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Would almond or coconut flour work in this recipe?

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  • Would almond or coconut flour work in this recipe?

    Here is a stew recipe that I want to make. Obviously I need to leave out the flour and replace the potatos with either parsnips or sweet potatos. Should I even use any type of flour at all and hope that the stew isn't thin? Thanks for any help.

    French Beef Stew Recipe - Allrecipes.com

  • #2
    Shit! I posted this in the wrong section. Is there anyway to move it to the recipes section?

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    • #3
      Sorry, I don't know if you can move your post, but nut flours don't really work to thicken things up. However, there are some other ways to do it. You could use a vegetable puree instead. Cook some vegetables that would complement the stew such as tomatoes, onions, carrots and then puree them in a blender or food processor and add them to the stew to thicken.
      Also, depending on how you feel about it, you could use non-gmo cornstarch. Probably a tablespoon or two would thicken it, but it would up the carb count if you're concerned about that.
      Also, xanthan gum thickens things really well, but it's kind of slimy. It only takes a little bit though.
      kiss = keep it simple, sister!

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      • #4
        I think tapioca flour is supposed to be good for that.
        http://baconandwhimsy.blogspot.com

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        • #5
          you could just cook it down or add less liquid to start with.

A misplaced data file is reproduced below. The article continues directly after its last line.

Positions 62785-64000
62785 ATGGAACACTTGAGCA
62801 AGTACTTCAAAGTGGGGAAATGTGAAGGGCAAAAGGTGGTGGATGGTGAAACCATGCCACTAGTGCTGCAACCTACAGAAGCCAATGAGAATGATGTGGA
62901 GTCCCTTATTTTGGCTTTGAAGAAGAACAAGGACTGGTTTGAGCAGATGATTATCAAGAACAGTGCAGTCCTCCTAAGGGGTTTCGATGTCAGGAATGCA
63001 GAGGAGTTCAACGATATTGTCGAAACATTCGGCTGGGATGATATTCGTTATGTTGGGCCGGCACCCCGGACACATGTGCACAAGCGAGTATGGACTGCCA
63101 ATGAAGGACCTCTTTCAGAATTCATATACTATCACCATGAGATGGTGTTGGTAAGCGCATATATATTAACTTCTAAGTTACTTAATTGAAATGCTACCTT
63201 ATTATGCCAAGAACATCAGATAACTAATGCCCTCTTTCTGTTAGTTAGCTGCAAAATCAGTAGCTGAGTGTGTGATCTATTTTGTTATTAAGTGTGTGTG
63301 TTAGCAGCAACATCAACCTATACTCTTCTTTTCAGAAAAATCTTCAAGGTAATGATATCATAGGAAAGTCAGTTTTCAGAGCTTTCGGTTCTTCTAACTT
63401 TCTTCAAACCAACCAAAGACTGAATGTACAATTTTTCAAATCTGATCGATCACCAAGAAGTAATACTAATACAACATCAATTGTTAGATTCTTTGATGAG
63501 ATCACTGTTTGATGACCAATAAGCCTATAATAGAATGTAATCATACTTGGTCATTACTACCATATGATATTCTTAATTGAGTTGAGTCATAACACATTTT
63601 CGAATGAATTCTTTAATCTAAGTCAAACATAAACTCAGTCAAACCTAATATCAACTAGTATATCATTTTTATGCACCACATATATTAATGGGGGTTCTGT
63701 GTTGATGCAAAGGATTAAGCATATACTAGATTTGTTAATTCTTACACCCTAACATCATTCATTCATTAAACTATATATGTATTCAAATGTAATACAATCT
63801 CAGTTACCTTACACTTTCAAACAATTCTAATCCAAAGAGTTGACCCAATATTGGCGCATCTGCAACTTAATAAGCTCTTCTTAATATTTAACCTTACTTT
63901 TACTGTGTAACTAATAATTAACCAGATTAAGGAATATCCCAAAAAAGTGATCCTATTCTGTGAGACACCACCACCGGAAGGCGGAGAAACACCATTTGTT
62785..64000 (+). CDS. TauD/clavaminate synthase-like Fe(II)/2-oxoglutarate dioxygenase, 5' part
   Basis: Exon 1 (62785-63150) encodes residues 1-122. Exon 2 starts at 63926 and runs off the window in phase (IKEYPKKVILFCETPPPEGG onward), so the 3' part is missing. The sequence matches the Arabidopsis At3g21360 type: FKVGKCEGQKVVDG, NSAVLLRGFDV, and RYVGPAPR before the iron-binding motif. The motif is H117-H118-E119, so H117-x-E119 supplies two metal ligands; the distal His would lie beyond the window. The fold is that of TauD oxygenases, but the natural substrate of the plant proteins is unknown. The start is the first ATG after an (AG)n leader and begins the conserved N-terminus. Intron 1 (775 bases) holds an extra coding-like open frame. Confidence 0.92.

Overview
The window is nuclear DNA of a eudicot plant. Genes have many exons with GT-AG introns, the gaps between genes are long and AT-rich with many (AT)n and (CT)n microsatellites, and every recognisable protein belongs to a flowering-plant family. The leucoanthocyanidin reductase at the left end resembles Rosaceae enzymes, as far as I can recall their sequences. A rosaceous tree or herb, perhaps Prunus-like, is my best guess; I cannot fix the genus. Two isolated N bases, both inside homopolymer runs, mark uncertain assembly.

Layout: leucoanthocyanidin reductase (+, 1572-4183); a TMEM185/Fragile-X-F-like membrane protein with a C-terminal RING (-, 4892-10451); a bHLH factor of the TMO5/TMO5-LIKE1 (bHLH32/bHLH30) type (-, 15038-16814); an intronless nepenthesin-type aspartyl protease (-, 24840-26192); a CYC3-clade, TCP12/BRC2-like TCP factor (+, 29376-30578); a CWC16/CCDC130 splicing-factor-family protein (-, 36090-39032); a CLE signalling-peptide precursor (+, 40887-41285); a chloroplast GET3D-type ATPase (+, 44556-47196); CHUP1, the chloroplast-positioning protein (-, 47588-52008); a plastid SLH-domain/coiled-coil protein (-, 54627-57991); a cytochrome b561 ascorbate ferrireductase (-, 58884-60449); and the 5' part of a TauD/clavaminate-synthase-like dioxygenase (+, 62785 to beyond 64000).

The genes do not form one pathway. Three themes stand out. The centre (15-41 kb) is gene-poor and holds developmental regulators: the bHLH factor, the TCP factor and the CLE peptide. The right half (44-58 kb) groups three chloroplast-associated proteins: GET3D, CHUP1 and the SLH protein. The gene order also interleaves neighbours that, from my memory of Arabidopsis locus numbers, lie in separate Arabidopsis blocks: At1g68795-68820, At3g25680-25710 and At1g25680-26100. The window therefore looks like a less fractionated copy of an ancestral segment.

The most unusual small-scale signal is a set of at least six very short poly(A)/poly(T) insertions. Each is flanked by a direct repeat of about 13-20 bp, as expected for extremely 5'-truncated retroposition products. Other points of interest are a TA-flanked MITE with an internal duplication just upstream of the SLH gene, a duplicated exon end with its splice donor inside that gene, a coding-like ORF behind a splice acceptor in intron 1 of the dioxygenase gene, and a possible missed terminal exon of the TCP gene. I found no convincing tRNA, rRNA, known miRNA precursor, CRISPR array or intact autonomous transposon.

Chris
          "Life isn't about waiting for the storm to pass. It is about learning to dance in the rain."
          Unknown

          My journal: http://www.marksdailyapple.com/forum/thread36279.html

          My "Program": doing my version of a 4:3 - 3 day fast diet with real food every day, with a little twist of anti-inflammatory mixed in.

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          • #6
            I've been using rice flour to thicken sauces lately. Works pretty well.

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            • #7
              Another good thickener that is 100% Primal is water chestnut powder. Available at any asian grocery store. Also arrowroot.

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              • #8
                Also, you could use unflavored gelatin dissolved into some of the broth.
                kiss = keep it simple, sister!

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                • #9
                  I used turbinado squash and blitzed it w/ the broth then added it back into the "stew" the other night - the family loved it.

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                  • #10
                    Skip the flour. If the sauce is thin you can remove meat and veggies and boil it until it is thicker. Or use more veggies than called for and puree some of them at the end.

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                    • #11
                      Originally posted by kiss View Post
                      Also, you could use unflavored gelatin dissolved into some of the broth.
                      Gelatin liquefies when hot.

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                      • #12
                        Originally posted by Egerland View Post
                        I've been using rice flour to thicken sauces lately. Works pretty well.
                        Look for Mochiko rice flour in the oriental section of the grocery store. Another advantage of Mochiko is that you can freeze sauces made with it and tey won't break.

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                        • #13
                          Originally posted by Adrianag View Post
                          Gelatin liquefies when hot.
                          Doh! I should have known that. I've been putting some in my tea.
                          kiss = keep it simple, sister!

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                          • #14
                            Thanks guys. I think I will just use less broth and smash the veggies a little.

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